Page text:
Postprint version. Published in Developments in Plant and Soil Sciences, Volume 54, January 1, 1993, pages 747-750.
Copyright © 1993 Springer. The original publication is available at http://www.springer.com/life+sciences/plant+sciences/book/978-0-7923-2540-6.
NOTE: At the time of publication, the author G.S.P. Ritchie was not yet affiliated with Cal Poly.
A pot experiment was conducted to establish whether gypsum or lime could increase wheat growth in an acid subsoil. Wheat (Triticum aestivum c. v. Gutha) was grown in 3 kg of soil which had been mixed with basal nutrients and different rates of gypsum and lime. Wheat in the treatment which received no gypsum or lime showed the most severe nutrient deficiency symptoms and had the lowest shoot and root dry weights. Lime treatments increased shoot and root growth 2 to 3 fold and decreased the concentration of total Al and the calculated activities of all Al species. Gypsum increased shoot dry weight to up to 50% but decreased root dry weight and root length compared with unamended soil; it had little effect on the pH and concentration of total Al in the soil solution but decreased the sum of the activity of monomeric Al ions and increased the activity of the AlSO; ion pair. Both gypsum and lime increased uptake of Ca, Mg, S, P and K in plant shoots. It is suggested that lime increased plant growth by increasing the pH and markedly decreasing the concentration of Al in the soil solution, enabling plants to take up other nutrients from the soil. It is further suggested that gypsum decreased the activity of toxic monomeric Al species and therefore enabled better nutrient uptake. The results indicate that subsurface incorporation of lime would be the best method for improving wheat growth on yellow sandplain soils in Western Australia if an economic method for incorporation of lime into the subsoil could be developed.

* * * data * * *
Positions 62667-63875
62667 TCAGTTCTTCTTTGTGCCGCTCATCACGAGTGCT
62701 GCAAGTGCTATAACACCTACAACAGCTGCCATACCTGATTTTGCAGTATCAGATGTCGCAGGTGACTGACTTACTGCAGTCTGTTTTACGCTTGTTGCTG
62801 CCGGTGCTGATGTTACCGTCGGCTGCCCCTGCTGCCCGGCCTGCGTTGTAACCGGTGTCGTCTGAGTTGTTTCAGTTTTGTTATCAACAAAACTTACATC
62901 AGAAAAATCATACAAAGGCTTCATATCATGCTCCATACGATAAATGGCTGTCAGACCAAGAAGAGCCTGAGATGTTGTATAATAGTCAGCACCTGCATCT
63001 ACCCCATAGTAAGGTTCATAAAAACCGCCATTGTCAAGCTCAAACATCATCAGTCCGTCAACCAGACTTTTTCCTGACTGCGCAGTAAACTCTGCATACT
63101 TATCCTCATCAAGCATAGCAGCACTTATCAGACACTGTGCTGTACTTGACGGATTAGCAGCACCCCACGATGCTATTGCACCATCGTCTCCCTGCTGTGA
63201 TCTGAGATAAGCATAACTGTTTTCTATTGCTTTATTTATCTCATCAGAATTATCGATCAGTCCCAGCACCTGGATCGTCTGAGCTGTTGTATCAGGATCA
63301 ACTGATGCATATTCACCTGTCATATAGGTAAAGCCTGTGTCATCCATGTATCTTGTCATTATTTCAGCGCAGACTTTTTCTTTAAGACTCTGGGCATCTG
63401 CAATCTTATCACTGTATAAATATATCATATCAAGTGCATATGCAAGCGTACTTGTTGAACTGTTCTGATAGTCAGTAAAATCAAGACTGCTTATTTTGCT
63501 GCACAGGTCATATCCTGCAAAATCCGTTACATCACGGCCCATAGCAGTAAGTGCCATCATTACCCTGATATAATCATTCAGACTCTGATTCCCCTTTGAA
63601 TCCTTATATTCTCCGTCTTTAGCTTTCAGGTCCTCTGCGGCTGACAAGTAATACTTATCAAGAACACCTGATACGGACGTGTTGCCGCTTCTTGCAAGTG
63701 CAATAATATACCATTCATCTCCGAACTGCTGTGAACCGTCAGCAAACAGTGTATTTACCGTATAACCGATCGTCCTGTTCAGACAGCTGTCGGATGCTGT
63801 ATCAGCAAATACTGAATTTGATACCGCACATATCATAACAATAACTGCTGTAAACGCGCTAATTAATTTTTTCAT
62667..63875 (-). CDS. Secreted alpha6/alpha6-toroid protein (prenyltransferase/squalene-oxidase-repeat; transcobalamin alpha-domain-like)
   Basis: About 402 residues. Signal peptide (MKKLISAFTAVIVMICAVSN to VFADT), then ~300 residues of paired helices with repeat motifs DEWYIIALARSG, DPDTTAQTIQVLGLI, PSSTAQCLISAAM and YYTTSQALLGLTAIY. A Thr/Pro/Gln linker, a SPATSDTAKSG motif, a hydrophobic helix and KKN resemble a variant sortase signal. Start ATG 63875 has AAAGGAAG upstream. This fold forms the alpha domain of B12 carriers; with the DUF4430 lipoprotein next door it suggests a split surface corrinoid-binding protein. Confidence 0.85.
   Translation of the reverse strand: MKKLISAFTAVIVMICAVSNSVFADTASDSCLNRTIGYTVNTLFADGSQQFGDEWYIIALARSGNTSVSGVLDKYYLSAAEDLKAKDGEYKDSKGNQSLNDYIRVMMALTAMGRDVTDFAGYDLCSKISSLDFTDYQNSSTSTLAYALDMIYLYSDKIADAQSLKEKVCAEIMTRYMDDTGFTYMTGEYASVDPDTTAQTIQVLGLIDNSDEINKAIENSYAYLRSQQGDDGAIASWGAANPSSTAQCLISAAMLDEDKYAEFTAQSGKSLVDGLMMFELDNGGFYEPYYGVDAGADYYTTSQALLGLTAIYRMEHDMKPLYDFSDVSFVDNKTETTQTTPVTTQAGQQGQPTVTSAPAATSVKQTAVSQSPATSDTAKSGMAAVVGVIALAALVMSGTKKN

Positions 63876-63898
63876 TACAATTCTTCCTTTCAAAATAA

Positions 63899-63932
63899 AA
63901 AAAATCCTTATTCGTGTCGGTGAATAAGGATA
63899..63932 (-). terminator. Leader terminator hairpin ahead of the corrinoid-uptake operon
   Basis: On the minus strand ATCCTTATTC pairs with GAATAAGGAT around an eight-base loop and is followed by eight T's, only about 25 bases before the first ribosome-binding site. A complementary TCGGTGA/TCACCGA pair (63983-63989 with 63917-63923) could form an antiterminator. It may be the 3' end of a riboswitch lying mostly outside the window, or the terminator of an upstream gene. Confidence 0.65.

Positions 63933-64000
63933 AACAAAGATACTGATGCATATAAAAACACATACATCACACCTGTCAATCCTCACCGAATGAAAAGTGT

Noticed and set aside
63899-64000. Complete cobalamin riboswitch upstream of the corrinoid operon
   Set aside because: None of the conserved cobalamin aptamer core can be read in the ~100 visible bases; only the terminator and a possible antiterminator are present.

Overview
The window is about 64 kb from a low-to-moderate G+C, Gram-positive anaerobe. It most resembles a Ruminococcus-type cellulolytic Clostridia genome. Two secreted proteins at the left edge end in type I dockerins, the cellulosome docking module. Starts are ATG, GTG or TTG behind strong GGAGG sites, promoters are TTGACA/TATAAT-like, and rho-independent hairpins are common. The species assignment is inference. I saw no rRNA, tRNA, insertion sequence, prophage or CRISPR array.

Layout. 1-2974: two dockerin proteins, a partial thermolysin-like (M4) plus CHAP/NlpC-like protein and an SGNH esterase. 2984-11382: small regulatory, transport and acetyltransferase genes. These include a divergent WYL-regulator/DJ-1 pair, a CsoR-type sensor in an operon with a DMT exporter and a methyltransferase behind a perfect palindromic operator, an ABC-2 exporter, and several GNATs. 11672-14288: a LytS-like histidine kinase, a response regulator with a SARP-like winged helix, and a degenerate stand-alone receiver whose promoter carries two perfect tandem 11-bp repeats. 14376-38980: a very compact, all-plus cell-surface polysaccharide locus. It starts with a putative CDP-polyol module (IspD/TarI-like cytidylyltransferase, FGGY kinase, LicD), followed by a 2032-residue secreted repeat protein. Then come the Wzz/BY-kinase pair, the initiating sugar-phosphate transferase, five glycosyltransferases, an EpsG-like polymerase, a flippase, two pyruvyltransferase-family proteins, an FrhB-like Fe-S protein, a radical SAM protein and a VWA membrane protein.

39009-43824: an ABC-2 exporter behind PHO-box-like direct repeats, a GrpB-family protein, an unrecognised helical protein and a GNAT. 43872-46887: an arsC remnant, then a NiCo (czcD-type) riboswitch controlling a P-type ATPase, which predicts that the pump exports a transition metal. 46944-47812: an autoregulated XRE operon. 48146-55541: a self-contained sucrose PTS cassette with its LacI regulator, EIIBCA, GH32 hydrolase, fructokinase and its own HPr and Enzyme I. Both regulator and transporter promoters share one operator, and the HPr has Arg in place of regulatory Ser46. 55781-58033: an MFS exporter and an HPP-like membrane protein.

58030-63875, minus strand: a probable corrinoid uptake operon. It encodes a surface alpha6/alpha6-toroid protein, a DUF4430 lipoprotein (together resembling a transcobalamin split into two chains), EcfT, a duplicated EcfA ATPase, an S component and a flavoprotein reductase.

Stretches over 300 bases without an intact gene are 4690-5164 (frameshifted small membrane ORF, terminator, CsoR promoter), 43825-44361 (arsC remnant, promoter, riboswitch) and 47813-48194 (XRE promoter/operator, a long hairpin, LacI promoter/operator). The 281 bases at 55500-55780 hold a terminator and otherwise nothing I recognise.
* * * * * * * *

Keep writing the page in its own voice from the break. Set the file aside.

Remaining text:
Food Science | Nutrition